Ideas & Debate

Why M-Pesa agents cannot be employees of Safaricom

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Summary

  • An interesting but rather ill-informed article was published a fortnight ago, alleging that M-Pesa agents are Safaricom employees. This is a case of comparing oranges to apples and a complete misapprehension of the law.
  • Safaricom’s relationship with agents is incomparable to Uber and its drivers.
  • Safaricom enters into business relationships with its agents who are independent registered businesses.


An interesting but rather ill-informed article was published a fortnight ago, alleging that M-Pesa agents are Safaricom  #ticker:SCOM employees. This is a case of comparing oranges to apples and a complete misapprehension of the law.

The writer based his argument on two points; that English Common Law is binding in Kenya and the recent decision of the UK Supreme Court in Uber BV & Others v Aslam & others [2021] UKSC 5 holding that Uber drivers are workers of Uber applies to Safaricom and M-Pesa agents.

Is English Common Law really binding? Any decisions in the Commonwealth are merely persuasive. Various Kenyan courts have held this is the legal position and have often departed from English case law for various reasons.

The decision in Uber BV & Others v Aslam & others was on the finding that the transportation service performed by drivers and offered to passengers through the Uber app is very tightly defined and controlled by Uber. Drivers are in a position of subordination and dependency in relation to Uber such that they have little or no ability to improve their economic position through professional or entrepreneurial skill. In practice the only way in which they can increase their earnings is by working longer hours while constantly meeting Uber’s measures of performance. A driver is required to maintain a high rating to stay on the App. It is important to note that where drivers were signed up through an independent intermediary company, they were found to not be workers of Uber.

Safaricom’s relationship with agents is incomparable to Uber and its drivers. Safaricom enters into business relationships with its agents who are independent registered businesses. An individual cannot be an agent. The relationship is purely between one business and another evidenced by the execution of a contract. The agents put up their own capital as ‘float’ to support their end of the contractual obligations. The ability to raise float is prerequisite to the relationship. This float is what is used to convert hard cash into e-money or mobile money. Thus, an agent is merely a third-party intermediary that supports the flow of e-money between Safaricom customers.

An agent is at liberty to operate as an agent of any other mobile money transfer provider or bank. Most agents operate other unrelated businesses like shops and bars on the same premises. The writer raised a few questions regarding this relationship that we can examine practically and I am quite suited to do so as I have operated an agent business.

Once an agent downloads an M-Pesa app, can he vary the terms with Safaricom? Agents do not use any apps and are not required by Safaricom to download any app. The M-Pesa agent service runs on USSD. Most agents use what we call ‘kabambe’- feature phones. The transactions carried out by customers are reflected in SMS notifications to the Agent’s number as confirmation that the transaction is genuine and the agent can either use their float to give cash in the place of e-money or they may accept cash for it to be converted into e-money.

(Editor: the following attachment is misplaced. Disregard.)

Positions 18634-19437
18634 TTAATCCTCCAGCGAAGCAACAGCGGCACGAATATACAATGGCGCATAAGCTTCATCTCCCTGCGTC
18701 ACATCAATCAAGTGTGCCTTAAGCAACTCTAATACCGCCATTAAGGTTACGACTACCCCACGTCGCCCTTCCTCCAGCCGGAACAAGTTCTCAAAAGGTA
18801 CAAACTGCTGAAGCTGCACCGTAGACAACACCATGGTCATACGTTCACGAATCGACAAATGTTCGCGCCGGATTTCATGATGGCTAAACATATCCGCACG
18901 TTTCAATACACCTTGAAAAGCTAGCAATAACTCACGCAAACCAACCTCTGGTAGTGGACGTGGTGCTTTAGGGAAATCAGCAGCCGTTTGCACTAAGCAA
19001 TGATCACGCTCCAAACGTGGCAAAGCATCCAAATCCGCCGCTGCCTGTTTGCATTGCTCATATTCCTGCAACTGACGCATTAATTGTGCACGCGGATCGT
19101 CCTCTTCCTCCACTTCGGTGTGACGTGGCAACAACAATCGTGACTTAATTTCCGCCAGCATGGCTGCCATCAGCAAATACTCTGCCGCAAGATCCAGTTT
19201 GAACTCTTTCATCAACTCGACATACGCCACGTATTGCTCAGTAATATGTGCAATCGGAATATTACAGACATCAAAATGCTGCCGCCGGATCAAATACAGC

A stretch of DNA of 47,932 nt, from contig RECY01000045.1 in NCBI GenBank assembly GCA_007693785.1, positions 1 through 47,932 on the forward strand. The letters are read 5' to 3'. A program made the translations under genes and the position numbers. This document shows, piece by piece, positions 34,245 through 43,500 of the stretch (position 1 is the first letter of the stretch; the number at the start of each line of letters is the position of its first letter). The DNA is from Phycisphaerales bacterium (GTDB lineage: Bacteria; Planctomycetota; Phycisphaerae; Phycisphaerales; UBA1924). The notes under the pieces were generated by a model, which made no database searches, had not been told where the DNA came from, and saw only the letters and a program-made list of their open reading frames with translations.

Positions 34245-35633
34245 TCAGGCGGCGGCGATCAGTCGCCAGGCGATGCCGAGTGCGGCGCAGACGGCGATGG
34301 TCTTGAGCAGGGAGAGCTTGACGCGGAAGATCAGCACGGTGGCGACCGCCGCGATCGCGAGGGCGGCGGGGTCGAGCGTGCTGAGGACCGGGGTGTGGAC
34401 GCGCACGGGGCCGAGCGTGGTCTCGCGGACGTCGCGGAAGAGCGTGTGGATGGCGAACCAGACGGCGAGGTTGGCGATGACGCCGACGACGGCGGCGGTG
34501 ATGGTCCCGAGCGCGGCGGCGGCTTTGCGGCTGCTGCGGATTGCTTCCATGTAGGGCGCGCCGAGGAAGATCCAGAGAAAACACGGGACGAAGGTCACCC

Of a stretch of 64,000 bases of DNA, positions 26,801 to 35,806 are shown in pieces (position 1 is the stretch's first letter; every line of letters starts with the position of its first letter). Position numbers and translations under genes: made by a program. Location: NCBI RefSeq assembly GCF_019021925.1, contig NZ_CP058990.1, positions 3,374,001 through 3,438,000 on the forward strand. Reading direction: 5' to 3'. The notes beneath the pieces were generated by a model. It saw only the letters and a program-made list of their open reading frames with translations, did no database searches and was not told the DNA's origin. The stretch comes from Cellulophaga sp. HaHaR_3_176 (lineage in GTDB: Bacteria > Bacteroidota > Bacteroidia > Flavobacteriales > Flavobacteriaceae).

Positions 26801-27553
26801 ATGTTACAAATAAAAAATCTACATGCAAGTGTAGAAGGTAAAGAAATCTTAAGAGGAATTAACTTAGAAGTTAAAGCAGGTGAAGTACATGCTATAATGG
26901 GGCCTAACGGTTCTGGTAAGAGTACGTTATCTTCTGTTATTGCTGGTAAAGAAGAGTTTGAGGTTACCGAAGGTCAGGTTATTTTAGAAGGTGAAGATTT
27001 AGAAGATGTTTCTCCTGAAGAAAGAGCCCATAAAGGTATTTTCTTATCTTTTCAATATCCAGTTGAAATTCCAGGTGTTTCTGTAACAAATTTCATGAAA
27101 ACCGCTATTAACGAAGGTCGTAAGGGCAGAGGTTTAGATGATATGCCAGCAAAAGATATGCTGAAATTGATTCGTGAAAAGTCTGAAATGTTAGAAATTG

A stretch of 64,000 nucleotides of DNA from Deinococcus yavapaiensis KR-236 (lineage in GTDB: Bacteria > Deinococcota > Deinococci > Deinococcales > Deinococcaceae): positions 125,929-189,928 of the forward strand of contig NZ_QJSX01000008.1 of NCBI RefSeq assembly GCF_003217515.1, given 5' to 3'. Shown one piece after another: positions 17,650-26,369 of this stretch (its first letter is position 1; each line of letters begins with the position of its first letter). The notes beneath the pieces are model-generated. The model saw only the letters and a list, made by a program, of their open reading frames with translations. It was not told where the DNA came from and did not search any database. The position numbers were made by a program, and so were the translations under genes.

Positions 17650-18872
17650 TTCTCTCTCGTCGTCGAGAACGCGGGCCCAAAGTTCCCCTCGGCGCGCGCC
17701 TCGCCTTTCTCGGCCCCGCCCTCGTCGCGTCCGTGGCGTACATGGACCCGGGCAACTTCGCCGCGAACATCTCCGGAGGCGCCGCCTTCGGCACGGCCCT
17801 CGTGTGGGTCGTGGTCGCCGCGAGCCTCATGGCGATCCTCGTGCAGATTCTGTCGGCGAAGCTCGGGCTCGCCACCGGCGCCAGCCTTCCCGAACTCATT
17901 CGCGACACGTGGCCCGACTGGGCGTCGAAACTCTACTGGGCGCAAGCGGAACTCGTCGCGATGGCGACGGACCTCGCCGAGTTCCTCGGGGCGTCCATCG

Can the agent decide what commission rate to charge M-Pesa customers? The answer is no, and neither can Safaricom. Mobile money charges are based on rates that are pre-approved by the Central Bank of Kenya and so no one can set or vary the commissions or rates at will. This is why the Central Bank of Kenya was able to waive fees for transactions below Sh1,000 for the most part of 2020 to support Covid-19 mitigation measures.

Can an agent refuse a request for M-Pesa service from a customer? Yes, an agent can refuse to offer services to a customer for any reason varying from lack of float, their phone not working, to the agent’s employees not liking the customer at first sight. The refusal is not used to rate the agent or in any way penalise them.

Can a bank like KCB refuse to provide M-Pesa services? Yes, there is no obligation whatsoever for any business to carry M-Pesa services. Where the banks offer the services, it is purely as a business decision. Almost all banks now support mobile money integration and we cannot ignore the fact that banks support other providers besides M-Pesa. This is a result of the organic growth of use of mobile money as the most popular, no frills mode of payment and money transfer in Kenya.

The writer argued that a bank acting as an agent or anyone operating an M-Pesa kiosk should be considered a subsidiary of Safaricom. A subsidiary is an entity fully owned and controlled by another. Banks are separate regulated businesses.

The principles of law of contract are still applicable under all law whether Kenyan or English and its clear the relationship between Safaricom and its agents is contractual between two businesses.

Employees of banks or agents should not be misguided to waste judicial time or even worse, quit their jobs chasing non-existent recognition. Such action is akin to fishing in the desert.